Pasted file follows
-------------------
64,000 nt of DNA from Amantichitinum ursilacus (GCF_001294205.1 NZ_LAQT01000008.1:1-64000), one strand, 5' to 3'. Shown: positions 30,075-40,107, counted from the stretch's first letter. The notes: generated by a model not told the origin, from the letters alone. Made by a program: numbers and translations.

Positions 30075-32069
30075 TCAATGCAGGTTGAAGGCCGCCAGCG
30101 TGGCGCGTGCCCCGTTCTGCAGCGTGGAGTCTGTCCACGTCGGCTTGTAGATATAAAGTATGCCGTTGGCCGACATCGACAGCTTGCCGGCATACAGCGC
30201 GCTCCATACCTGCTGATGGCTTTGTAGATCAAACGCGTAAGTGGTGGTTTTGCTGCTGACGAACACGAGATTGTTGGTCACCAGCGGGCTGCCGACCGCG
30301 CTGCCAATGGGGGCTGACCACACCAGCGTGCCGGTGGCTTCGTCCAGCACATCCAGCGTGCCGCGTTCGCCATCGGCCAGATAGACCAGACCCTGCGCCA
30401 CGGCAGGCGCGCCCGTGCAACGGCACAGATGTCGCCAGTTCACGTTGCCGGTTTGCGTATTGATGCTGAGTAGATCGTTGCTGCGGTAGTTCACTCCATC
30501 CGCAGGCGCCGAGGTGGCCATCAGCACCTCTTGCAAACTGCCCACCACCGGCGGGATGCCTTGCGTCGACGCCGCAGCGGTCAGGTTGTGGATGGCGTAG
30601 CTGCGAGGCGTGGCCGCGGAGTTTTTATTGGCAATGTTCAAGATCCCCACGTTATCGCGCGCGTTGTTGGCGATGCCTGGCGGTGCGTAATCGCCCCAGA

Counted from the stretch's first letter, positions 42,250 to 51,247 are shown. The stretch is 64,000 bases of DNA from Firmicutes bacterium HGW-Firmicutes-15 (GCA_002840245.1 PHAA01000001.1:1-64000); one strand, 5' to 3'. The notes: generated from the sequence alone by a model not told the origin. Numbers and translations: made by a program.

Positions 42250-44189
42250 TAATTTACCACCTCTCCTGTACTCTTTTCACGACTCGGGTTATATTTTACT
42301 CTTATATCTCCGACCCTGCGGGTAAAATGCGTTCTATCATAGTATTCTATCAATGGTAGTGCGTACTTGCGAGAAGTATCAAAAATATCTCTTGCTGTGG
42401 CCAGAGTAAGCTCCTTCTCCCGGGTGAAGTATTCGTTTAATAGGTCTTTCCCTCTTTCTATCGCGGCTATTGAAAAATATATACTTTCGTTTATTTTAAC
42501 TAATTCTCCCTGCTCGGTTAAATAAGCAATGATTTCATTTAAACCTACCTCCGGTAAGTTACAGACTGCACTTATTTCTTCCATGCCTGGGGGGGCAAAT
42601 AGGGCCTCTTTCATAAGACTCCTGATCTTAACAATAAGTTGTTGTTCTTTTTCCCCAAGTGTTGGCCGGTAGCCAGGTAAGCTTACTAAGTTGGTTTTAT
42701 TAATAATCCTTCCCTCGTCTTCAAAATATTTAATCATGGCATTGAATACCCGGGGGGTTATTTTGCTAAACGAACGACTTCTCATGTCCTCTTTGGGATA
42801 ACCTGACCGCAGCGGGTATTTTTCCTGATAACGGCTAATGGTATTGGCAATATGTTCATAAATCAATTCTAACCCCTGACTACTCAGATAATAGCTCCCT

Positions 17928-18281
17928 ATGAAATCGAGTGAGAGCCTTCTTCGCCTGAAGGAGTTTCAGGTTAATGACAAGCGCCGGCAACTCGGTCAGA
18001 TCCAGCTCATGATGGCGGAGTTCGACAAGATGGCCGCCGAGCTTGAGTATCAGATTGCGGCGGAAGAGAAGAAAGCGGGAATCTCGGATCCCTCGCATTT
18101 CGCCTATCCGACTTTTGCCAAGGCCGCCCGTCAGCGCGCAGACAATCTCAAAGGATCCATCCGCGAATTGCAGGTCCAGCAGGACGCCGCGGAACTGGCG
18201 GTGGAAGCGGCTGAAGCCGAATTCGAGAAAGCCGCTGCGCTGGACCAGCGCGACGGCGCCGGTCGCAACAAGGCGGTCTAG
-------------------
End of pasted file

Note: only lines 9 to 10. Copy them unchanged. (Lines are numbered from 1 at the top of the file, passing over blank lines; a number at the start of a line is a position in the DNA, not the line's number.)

30601 CTGCGAGGCGTGGCCGCGGAGTTTTTATTGGCAATGTTCAAGATCCCCACGTTATCGCGCGCGTTGTTGGCGATGCCTGGCGGTGCGTAATCGCCCCAGA

Counted from the stretch's first letter, positions 42,250 to 51,247 are shown. The stretch is 64,000 bases of DNA from Firmicutes bacterium HGW-Firmicutes-15 (GCA_002840245.1 PHAA01000001.1:1-64000); one strand, 5' to 3'. The notes: generated from the sequence alone by a model not told the origin. Numbers and translations: made by a program.